We heard from students and community members who joined us at the picket line every day for four weeks that, while they wanted us to win, they didn’t want the picket to end. The sense of community and solidarity that the strike created was felt by everyone at the picket. Since we took the strike vote at the General Assembly in December and every hand in the room went up, we solidified as a collective and we continue building our collective power as we persist with the strike. We are using the Strike Fund to take care of student workers who got fired and, since the COVID-19 pandemic, we have been working on expanding our mutual aid campaign to support other students and community members in need.
The public health crisis led the University of California to move Winter final exams and Spring classes online—they should be held on the digital platform called Zoom. Strike organizing also moved online: the digital picket line means that strikers will be withholding students’ Winter grades and won’t teach over Zoom. Even digitally, we continue to organize and build community—this time with other UCs who joined the fight for COLA. Graduate and undergraduate students across the state now participate in digital organizing meetings, general assemblies, and hang-outs. Our latest UC-wide project is a Strike University—a free and public curriculum that strikers will be teaching online.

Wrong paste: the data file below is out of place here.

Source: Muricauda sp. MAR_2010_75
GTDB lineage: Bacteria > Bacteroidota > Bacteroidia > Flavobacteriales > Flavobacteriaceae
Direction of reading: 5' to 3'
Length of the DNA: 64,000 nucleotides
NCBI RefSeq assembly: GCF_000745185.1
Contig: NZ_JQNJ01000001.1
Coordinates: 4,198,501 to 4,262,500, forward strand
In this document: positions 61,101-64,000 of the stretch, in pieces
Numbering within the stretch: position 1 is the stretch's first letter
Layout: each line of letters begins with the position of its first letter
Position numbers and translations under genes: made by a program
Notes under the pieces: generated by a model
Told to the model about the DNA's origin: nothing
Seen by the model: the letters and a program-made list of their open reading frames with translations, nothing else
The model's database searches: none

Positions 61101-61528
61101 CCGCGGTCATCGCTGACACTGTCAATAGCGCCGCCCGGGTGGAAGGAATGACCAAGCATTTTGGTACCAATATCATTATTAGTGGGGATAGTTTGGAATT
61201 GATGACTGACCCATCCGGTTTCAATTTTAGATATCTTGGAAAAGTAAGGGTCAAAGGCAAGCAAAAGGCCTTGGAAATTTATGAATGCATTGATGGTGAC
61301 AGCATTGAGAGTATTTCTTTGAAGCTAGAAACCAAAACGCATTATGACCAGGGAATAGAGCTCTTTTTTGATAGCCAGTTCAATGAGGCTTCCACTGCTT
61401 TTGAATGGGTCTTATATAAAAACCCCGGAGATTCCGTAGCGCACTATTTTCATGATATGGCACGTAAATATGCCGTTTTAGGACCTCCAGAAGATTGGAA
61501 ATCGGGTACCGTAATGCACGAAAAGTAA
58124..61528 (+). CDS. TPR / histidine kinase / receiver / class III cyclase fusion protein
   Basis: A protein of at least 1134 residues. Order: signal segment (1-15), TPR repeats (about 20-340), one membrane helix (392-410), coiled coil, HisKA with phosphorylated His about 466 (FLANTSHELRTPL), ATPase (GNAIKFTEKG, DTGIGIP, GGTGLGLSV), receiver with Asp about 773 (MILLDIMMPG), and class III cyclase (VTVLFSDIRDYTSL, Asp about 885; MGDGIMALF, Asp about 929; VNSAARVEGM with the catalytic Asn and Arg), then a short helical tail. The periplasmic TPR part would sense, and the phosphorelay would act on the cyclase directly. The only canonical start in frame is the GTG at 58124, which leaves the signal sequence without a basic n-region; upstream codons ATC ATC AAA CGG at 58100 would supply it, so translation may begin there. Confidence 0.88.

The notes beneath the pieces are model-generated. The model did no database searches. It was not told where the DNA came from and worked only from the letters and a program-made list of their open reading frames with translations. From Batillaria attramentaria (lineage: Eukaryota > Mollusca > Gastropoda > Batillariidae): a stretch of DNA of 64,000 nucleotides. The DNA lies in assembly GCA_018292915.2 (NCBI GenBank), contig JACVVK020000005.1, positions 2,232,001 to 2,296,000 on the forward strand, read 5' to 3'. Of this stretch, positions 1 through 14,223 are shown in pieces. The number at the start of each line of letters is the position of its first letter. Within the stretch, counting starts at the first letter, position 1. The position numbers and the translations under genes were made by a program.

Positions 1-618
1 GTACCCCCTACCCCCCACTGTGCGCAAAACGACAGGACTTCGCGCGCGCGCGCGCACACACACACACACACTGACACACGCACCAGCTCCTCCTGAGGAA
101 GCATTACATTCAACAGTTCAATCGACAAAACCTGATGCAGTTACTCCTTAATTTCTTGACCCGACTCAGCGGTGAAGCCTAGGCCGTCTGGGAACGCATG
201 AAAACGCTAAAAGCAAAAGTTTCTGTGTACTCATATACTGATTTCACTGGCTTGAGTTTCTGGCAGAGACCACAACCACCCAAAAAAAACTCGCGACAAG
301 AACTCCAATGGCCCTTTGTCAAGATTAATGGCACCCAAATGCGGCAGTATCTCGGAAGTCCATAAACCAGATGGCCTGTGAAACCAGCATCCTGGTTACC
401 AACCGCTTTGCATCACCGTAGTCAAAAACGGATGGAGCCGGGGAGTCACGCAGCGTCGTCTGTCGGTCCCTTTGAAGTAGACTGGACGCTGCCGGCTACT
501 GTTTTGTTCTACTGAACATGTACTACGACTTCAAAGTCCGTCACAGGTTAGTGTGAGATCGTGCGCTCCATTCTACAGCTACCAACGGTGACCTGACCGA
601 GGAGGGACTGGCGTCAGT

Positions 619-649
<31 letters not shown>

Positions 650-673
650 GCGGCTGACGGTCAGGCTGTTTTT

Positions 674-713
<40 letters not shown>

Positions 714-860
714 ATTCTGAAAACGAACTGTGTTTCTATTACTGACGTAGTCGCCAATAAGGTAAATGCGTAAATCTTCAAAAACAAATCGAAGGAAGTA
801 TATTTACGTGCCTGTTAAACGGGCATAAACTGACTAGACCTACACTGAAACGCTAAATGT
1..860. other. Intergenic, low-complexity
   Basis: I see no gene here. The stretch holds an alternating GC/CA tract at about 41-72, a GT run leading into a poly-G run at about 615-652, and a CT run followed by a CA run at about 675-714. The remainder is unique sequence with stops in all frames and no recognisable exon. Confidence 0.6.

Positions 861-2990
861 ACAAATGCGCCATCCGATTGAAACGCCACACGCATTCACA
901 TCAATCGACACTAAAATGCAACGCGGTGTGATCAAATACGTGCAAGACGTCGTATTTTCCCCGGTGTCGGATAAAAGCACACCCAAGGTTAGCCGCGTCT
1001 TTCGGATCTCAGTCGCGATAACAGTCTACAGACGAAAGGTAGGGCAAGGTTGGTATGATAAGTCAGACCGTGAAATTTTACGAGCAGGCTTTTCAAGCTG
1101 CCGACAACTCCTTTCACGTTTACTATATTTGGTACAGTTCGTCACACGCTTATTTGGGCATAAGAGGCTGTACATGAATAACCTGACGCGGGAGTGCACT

The fight for COLA is not just about our survival but about who has access to the academy. With this wildcat strike now spreading across the state, we are organizing and taking collective action to have greater control over our workplaces and learning environments. We are fighting back against austerity and budget cuts. We are fighting against racist policies that increase funding for police on campuses but don’t reduce the cost of textbooks or tuition. We are fighting for equal access to the vocation of teaching and research. We want to see an academy that is accessible to BBIPOC, trans and queer, undocumented and international, disabled, and poor students. All people deserve the opportunity to teach and learn in the community, not just those whose family can subsidize their graduate education. Until then, we strike!
UCSC Wildcat Strikers—We are hundreds of UC Santa Cruz graduate students striking for a living wage and fair labor conditions.